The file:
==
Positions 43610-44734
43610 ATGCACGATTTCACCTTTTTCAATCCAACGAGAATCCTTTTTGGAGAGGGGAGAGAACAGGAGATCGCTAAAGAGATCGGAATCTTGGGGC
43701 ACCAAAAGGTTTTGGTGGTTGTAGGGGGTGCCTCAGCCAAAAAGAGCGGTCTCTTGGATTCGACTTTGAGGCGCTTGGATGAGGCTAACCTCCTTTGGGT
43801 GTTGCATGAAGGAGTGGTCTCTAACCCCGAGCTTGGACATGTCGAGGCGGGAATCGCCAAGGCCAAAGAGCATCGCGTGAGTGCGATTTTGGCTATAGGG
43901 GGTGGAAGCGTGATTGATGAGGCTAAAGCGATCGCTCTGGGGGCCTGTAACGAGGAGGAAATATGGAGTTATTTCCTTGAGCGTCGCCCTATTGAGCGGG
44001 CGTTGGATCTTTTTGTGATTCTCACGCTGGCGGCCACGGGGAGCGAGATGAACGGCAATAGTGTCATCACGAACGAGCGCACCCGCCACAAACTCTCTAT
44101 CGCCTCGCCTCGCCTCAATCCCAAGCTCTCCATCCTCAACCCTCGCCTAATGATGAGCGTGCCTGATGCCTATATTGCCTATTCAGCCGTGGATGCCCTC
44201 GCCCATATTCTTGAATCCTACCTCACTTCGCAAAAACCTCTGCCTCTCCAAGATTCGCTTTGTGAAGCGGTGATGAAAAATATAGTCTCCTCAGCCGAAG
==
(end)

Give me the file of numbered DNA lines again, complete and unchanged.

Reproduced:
Positions 43610-44734
43610 ATGCACGATTTCACCTTTTTCAATCCAACGAGAATCCTTTTTGGAGAGGGGAGAGAACAGGAGATCGCTAAAGAGATCGGAATCTTGGGGC
43701 ACCAAAAGGTTTTGGTGGTTGTAGGGGGTGCCTCAGCCAAAAAGAGCGGTCTCTTGGATTCGACTTTGAGGCGCTTGGATGAGGCTAACCTCCTTTGGGT
43801 GTTGCATGAAGGAGTGGTCTCTAACCCCGAGCTTGGACATGTCGAGGCGGGAATCGCCAAGGCCAAAGAGCATCGCGTGAGTGCGATTTTGGCTATAGGG
43901 GGTGGAAGCGTGATTGATGAGGCTAAAGCGATCGCTCTGGGGGCCTGTAACGAGGAGGAAATATGGAGTTATTTCCTTGAGCGTCGCCCTATTGAGCGGG
44001 CGTTGGATCTTTTTGTGATTCTCACGCTGGCGGCCACGGGGAGCGAGATGAACGGCAATAGTGTCATCACGAACGAGCGCACCCGCCACAAACTCTCTAT
44101 CGCCTCGCCTCGCCTCAATCCCAAGCTCTCCATCCTCAACCCTCGCCTAATGATGAGCGTGCCTGATGCCTATATTGCCTATTCAGCCGTGGATGCCCTC
44201 GCCCATATTCTTGAATCCTACCTCACTTCGCAAAAACCTCTGCCTCTCCAAGATTCGCTTTGTGAAGCGGTGATGAAAAATATAGTCTCCTCAGCCGAAG